An intrauterine device (IUD), also known as intrauterine contraceptive device (IUCD or ICD) or coil, is a small, often T-shaped birth control device that is inserted into the uterus to prevent pregnancy. IUDs are one form of long-acting reversible birth control (LARC). One study found that female family planning providers choose LARC methods more often (41.7%) than the general public (12.1%). Among birth control methods, IUDs, along with other contraceptive implants, result in the greatest satisfaction among users.
IUDs are safe and effective in adolescents as well as those who have not previously had children. Once an IUD is removed, even after long-term use, fertility returns to normal rapidly. Copper devices have a failure rate of about 0.8% while hormonal (levonorgestrel) devices fail about 0.2% of the time within the first year of use. In comparison, male sterilization and male condoms have a failure rate of about 0.15% and 15%, respectively. Copper IUDs can also be used as emergency contraception within five days of unprotected sex.
Although copper IUDs may increase menstrual bleeding and result in painful cramps, hormonal IUDs may reduce menstrual bleeding or stop menstruation altogether. However, women can have daily spotting for several months and it can take up to three months for there to be a 90% decrease in bleeding. Cramping can be treated with NSAIDs. More serious potential complications include expulsion (2–5%) and rarely perforation of the uterus (less than 0.7%). IUDs do not affect breastfeeding and can be inserted immediately after delivery. They may also be used immediately after an abortion.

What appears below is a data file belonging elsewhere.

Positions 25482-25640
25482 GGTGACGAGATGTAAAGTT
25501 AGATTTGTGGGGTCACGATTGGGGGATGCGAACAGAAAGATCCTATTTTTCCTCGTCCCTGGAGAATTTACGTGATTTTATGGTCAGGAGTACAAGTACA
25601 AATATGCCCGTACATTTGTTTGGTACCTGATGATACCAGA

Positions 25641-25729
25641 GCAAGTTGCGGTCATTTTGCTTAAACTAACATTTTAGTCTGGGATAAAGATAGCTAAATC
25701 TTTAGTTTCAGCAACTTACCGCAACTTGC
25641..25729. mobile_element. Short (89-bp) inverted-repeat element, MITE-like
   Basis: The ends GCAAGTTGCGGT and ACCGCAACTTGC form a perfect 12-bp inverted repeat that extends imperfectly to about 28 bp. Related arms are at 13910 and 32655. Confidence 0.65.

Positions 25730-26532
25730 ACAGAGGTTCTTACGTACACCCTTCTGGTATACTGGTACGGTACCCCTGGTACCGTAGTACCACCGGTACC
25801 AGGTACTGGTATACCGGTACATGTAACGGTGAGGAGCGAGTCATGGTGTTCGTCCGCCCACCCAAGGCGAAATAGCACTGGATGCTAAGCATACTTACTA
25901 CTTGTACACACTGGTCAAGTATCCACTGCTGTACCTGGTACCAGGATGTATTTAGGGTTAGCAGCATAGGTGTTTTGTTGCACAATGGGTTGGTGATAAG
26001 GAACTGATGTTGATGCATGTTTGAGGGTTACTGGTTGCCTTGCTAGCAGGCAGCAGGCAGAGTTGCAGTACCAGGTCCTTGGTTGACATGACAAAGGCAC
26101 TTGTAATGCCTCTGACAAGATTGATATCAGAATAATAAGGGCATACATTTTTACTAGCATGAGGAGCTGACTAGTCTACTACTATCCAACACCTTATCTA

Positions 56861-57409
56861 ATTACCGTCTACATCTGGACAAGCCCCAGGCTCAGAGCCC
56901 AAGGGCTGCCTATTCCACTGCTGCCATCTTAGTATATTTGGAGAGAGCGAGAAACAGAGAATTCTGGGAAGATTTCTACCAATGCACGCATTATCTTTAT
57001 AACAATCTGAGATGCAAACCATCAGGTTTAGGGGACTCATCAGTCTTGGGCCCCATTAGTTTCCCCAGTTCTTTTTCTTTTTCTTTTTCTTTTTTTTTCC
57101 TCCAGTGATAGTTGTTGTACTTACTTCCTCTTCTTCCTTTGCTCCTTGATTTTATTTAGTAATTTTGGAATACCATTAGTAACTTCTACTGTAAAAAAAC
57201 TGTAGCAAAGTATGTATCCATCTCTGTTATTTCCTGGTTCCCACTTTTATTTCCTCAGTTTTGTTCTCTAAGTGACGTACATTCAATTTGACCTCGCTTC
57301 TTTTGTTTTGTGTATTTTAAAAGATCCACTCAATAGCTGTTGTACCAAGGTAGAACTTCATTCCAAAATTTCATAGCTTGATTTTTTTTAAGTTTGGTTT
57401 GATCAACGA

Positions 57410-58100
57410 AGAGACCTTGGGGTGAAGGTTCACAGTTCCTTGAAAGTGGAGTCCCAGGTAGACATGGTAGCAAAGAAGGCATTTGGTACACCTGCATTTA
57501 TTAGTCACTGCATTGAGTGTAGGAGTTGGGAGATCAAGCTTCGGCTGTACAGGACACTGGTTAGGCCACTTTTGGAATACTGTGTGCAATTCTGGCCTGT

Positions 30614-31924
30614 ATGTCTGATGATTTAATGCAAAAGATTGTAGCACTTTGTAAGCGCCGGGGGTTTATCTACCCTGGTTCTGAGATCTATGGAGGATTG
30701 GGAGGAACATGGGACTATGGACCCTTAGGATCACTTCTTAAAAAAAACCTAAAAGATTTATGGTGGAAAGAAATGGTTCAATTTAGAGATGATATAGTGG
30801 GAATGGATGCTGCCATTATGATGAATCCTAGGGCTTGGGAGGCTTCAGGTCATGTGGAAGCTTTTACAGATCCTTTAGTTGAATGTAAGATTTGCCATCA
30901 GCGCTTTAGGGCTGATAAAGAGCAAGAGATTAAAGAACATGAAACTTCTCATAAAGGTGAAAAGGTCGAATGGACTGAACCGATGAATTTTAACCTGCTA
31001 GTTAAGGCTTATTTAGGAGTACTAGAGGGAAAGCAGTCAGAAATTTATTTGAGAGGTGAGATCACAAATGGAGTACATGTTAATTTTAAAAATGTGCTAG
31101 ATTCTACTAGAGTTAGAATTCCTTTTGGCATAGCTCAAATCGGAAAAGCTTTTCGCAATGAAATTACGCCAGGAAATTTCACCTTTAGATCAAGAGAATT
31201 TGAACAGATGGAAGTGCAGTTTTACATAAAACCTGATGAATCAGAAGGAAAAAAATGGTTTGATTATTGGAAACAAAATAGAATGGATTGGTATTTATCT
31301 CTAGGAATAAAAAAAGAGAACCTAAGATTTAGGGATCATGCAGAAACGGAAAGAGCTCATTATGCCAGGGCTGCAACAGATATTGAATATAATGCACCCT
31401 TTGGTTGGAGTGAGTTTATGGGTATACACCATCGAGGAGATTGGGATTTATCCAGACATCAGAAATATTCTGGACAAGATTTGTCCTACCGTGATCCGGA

The use of IUDs has increased within the United States from 0.8% in 1995 to 7.2% from the period of 2006 to 2014. The use of IUDs as a form of birth control dates from the 1800s. A previous model known as the Dalkon shield was associated with an increased risk of pelvic inflammatory disease (PID). However, current models do not affect PID risk in women without ...read more